It’s time for me to go to Iraq.
I am not going to embed with the military. While it sounds exciting (as well as terrifying), I’m only going to be there a few weeks. War correspondence isn’t something a person does for two weeks.
Instead I’m going to the part of Iraq most journalists ignore: the North. Erbil, Sulemaniya, Dohok, and Halabja — the city near the Iranian border where Saddam Hussein massacred thousands of people with chemical weapons.
Anyone who has been to Lebanon recently knows how the “if it bleeds, it leads” style of reporting badly skews the West’s idea of what a place is actually like. Just ask my mother. She recently visited me in Beirut and could hardly believe how much nicer the city is than news reports had led her to believe. Every report of a car bomb was true. But there’s a lot more to Beirut than the car bombs.
So I’m going to plug a media hole and write about Kurdistan, the part of Iraq that is stable and prosperous at least relative to the rest of the country.
My friend Andrew Apostolou at the Brookings Institute put me in touch with Bayan Rahman, director of the Kurdistan Development Corporation and daughter of former Deputy Prime Minister of Iraqi Kurdistan Sami Abdul Rahman who was assassinated last year by an Islamist suicide bomber. She is helping me with arrangements and logistics.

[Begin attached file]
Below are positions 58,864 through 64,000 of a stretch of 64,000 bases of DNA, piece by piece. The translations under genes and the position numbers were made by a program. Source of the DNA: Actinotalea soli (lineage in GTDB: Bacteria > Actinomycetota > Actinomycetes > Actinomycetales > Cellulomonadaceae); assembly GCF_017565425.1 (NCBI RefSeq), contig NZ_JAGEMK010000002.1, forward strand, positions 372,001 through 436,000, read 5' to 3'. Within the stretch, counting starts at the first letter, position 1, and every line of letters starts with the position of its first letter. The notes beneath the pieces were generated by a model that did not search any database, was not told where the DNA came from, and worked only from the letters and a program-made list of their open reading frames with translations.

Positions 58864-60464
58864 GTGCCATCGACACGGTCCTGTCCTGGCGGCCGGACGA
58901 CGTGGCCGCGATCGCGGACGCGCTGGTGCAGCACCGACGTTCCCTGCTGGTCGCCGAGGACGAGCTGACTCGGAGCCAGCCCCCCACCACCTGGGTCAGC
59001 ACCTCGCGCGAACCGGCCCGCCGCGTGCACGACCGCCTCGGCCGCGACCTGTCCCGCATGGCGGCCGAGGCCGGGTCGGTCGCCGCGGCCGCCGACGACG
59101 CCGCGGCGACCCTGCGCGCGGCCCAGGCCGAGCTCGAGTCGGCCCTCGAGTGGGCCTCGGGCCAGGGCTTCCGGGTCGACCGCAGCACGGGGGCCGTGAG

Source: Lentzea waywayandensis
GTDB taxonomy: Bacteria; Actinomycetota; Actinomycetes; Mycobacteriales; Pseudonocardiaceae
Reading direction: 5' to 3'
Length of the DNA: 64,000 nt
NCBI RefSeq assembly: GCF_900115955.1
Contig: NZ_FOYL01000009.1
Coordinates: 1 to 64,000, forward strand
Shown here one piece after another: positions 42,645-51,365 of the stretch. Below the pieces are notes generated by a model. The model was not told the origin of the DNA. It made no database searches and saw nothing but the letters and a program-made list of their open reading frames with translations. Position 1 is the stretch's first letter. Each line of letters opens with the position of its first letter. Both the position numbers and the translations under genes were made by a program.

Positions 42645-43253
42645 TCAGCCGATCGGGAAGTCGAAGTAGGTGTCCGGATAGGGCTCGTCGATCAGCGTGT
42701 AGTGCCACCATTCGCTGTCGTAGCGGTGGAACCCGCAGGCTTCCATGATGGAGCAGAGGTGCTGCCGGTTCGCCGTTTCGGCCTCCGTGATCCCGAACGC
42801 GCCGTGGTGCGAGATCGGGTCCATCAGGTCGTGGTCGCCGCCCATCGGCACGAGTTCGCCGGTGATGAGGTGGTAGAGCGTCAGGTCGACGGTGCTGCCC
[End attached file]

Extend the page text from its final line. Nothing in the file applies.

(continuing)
She was recently interviewed on CNN about her part of the country.
PHILLIPS: Why do you think you’re having more success right now than what we’re seeing in Baghdad, with regard to the insurgency?
RAHMAN: Well, the reason for that is, as I said, we’ve had the foundations of democracy laid in Kurdistan for well over a decade when the coalition of Britain and America established a safe haven in the Kurdistan region.
With that, we’ve had our own elections, and we’ve been able to govern our own region. As part of that Democraticatization process, the Peshmerga, the Kurdistan forces, have worked hand in hand with the Kurdish public to secure the region, and this is the sort of example, the model, that we think can work for the rest of Iraq, as well as the model for democracy and commerce that we believe Kurdistan can present for the rest of Iraq.
PHILLIPS: Well, and you’re promoting this through a number of new ads in this campaign. Let’s take a look at this one we that found really interesting with regard to travel.
(BEGIN VIDEO CLIP)
UNIDENTIFIED MALE: Have you seen the other Iraq? It’s spectacular. It’s joyful. It has an experienced security force. Fewer than 200 coalition troops are stationed here. Arabs, Kurds and Westerners all vacation together. Welcome to Iraqi Kurdistan. It’s been practicing democracy for over a decade. It’s not a dream. It’s the other Iraq.
(END VIDEO CLIP)
PHILLIPS: It’s pretty slick. You look at that, you see these pictures and you do, you think, wow, when you see what’s happening in Baghdad and other parts of Iraq, Tikrit and Mosul, you don’t realize there is this other side to the story.